What is the effect of maternal employment on child behaviour? Given increasing maternal labour-market participation in many European countries, there is an ongoing scientific and public debate on the potential consequences for children’s development.
The present study combines statistical techniques that can account for time-varying confounders with cumulative measurement of maternal employment to investigate its link with children’s behavioural problems around age eight. In addition, our study explores whether the effect of maternal employment history differs by mothers’ education.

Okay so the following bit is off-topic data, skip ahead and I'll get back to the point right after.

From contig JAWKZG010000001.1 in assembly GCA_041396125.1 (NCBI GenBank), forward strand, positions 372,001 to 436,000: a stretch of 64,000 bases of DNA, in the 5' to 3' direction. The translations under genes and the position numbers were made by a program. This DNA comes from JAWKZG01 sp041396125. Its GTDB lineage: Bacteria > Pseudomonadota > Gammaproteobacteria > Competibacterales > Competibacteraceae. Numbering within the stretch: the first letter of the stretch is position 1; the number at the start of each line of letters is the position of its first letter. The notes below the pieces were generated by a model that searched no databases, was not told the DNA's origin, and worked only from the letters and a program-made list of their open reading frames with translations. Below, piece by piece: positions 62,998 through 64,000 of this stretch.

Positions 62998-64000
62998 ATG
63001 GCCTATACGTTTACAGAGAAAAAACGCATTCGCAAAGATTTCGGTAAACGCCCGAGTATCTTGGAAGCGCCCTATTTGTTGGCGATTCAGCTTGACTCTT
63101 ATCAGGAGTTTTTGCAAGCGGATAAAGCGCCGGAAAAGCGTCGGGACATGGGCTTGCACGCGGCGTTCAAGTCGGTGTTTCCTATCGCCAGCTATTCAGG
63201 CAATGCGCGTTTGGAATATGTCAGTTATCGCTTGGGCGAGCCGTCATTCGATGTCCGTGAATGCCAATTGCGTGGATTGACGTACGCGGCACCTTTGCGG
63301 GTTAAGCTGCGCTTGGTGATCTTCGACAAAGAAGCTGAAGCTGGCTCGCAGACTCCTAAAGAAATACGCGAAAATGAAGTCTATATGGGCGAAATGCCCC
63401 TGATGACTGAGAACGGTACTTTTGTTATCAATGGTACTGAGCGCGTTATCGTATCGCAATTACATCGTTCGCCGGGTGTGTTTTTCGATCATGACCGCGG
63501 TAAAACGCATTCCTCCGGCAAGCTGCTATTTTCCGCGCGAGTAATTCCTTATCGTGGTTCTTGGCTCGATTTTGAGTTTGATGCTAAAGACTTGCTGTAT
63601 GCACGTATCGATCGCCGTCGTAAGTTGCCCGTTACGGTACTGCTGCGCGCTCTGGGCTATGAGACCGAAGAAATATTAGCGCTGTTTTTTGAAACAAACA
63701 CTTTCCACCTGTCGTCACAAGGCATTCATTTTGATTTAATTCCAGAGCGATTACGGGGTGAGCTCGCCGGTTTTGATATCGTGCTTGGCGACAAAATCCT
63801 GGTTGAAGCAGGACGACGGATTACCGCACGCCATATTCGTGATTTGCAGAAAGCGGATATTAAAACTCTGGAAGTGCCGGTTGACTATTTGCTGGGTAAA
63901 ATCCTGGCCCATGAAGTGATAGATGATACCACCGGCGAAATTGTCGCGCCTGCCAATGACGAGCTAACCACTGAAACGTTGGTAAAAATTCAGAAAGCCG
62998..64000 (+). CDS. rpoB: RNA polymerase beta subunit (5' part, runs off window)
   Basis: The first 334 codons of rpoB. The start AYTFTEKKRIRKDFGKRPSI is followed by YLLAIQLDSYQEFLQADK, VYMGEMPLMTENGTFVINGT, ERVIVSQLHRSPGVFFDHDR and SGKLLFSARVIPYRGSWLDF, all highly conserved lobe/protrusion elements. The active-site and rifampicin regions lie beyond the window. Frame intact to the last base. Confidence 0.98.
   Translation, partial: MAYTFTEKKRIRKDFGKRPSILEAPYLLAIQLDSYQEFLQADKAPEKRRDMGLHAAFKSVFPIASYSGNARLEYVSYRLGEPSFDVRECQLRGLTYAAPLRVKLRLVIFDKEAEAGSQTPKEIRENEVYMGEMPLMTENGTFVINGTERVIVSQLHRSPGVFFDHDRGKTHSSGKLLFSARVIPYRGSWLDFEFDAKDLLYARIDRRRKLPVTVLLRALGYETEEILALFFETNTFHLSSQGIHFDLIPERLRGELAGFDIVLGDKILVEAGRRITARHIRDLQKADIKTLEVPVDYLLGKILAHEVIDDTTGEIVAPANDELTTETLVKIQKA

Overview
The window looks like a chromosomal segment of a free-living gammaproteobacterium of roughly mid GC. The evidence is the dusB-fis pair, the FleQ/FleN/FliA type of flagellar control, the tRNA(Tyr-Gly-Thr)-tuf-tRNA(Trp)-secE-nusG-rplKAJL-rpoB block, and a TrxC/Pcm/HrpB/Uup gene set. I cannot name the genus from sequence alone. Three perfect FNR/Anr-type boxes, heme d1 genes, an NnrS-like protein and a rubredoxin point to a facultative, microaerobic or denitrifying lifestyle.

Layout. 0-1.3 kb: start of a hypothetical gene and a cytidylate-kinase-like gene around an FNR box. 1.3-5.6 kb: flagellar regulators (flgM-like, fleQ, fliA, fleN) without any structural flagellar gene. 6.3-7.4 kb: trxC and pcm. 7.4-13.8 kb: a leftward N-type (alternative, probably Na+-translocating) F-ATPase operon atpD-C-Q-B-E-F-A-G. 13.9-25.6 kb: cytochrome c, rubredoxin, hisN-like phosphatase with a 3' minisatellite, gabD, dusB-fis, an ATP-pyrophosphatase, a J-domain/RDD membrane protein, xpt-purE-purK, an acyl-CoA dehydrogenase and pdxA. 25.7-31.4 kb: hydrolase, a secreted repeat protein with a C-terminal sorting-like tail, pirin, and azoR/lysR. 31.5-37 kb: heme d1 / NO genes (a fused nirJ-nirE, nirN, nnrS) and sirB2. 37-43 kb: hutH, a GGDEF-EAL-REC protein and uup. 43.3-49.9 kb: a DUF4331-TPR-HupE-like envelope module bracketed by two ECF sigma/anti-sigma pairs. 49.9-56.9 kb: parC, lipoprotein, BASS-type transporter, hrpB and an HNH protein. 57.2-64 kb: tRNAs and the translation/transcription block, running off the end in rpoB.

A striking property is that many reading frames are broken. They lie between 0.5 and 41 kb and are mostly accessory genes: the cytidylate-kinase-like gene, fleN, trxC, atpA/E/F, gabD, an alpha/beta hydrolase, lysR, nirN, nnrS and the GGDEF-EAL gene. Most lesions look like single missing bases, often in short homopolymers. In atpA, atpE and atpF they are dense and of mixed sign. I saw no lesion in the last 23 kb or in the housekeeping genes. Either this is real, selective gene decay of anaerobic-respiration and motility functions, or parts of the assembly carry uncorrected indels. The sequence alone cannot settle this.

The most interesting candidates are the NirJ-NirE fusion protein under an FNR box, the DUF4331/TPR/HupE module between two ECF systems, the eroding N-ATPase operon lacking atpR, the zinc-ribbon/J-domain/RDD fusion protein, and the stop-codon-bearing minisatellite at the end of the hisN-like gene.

Using data from the Growing Up in Scotland study, we find that children’s behavioural problems around age eight are the less pronounced the more years their mothers have worked full-time or part-time. However, these associations reduced in size once we adjusted for potential confounders and they do not significantly differ between mothers with and without a tertiary degree. These results suggest that the association between maternal employment history and behavioural problems around age eight is mostly driven by confounding factors such as maternal education, child health and socio-economic status.
This paper was published in the Longitudinal and Life Course Studies on 06 January 2021 and can be read in full online: